Watching videos of his fights, his style was nonstop aggression, switching his attack from head to body and back to the head again. Using an orthodox style, he fought from a more open stance quickly closing distance on his opponents. He appeared to be susceptible to a good left jab but excellent head movement allowed him to slip punches with a high degree of success. Once under his opponent’s extended arm, Louie would drop lefts and rights to exposed ribs. Watching from ringside, spectators must have thought that the other guy was suffering from an asthma attack. Whatever the cause, the result was usually insufficient oxygen for his gasping opponent.
His first bout in Vegas was at the Silver Slipper against Jose Pozos. Pozos had been in against bangers like Irving Mitchell, Andrew Ganigan and Rafael Limon and he took the inexperienced Burke the distance for the first time in his career. Three more KO’s and the Las Cruces sensation was now eight and zero with 7 coming early. One of those bouts was a first round KO over Rick Meeman on ESPN. The fight was a walkout bout when most of the other matches ended early. This was Burke’s first exposure on TV. His next bout would temporally derail the New Mexican express. Although stopping Aurelio Martinez in four rounds, Louie suffered an orbital blowout to the left eye. The hottest export from Las Cruces would be on the shelf for seven months while surgery was performed to repair his fractured eye socket.
Returning to action in August of 82′ Louie’s eye seemed to suffer no ill effects from the surgery. Traveling to Bakersfield, California, Burke scored a second round stoppage of John Baltierra. Interest in the young fighter from Las Cruces was gaining momentum, but unlike many hot prospects he was not backed by one of the big name promoters with influence in the sport. Returning from the “Golden State” Louie scored two more KO’s in El Paso and Odessa, Texas. His record was now eleven and zero with 10 coming early. Under the guidance of his father Sammy, his career would now be taken to the next level. From now on when opponents were under pressure they wouldn’t fold but fight back even harder. Welcome to the world of professional boxing!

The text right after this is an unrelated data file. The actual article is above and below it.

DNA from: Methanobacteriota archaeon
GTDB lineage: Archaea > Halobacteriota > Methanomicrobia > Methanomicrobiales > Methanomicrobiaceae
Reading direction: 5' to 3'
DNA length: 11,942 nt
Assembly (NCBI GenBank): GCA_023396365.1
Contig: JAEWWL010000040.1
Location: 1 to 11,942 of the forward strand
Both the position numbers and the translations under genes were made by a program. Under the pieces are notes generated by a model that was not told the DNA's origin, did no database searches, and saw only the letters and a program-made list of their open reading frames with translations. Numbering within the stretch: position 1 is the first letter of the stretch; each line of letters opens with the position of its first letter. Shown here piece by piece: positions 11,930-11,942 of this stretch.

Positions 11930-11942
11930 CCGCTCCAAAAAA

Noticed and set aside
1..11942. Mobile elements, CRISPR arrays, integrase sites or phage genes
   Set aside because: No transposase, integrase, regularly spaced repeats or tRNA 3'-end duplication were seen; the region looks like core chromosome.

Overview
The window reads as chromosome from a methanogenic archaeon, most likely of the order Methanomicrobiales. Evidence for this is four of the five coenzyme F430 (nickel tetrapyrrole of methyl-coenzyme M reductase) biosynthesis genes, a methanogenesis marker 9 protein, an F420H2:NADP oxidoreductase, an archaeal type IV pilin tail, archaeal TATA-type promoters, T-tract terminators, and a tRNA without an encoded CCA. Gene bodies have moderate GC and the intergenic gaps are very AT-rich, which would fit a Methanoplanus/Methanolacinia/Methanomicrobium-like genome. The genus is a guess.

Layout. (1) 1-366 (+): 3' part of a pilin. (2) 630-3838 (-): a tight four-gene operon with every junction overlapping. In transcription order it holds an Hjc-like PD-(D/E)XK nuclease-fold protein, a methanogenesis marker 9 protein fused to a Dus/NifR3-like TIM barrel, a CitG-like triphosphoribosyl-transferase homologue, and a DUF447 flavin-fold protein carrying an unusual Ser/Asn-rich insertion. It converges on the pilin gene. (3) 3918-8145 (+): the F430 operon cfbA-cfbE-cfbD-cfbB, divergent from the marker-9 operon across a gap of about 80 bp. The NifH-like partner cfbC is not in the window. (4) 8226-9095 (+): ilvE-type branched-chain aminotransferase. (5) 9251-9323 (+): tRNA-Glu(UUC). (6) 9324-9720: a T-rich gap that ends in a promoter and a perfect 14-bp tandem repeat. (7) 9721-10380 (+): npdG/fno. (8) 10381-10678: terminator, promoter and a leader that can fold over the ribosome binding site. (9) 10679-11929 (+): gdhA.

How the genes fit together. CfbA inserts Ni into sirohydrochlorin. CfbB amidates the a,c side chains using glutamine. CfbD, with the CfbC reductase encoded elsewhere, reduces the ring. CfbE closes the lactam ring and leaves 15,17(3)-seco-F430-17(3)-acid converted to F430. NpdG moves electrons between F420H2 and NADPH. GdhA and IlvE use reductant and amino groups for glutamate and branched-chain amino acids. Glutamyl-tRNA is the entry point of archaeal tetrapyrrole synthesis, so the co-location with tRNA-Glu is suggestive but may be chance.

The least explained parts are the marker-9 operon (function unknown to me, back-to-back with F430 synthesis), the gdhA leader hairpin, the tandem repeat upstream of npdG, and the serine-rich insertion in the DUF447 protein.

Louie traveled to El Paso for a ten rounder against veteran Roberto Garcia in a co-feature with Earnie Shavers. Garcia had been in against some of the best in the division in a fifty bout career. This included a draw against Rocky Burge, the only blemish of his otherwise undefeated career. Jimmy Paul, Roger Mayweather, Edwin Rosario, Tony Baltazar, Bobby Chacon and Ruben Castillo were some of the names Garcia had faced. Although the underdog, he wasn’t anxious about facing a youngster with only eleven fights under his belt. Commenting on the fight, Louie stated “I was intimidated a little because he had fought a draw with my brother. Maybe if I had been a little more aggressive, I could have stopped him.” Lacking the same aggressive style that had stopped most of his victims, Louie had to go ten rounds for the first time in his career. The win resulted in his first main event on TV against Freddie Roach.
My acquaintances were very supportive of my success, but a lifelong friend, Tony Baca, was always telling me “don’t ever fight that guy.” When my father told me I’d be fighting Freddie, Tony became very worried regarding the upcoming match. This just made me train even harder for the twelve rounder in Las Vegas. The bout was to be on TV for the ESPN Junior Lightweight Championship. I’d seen Freddie fight on ESPN and knew he would be tough.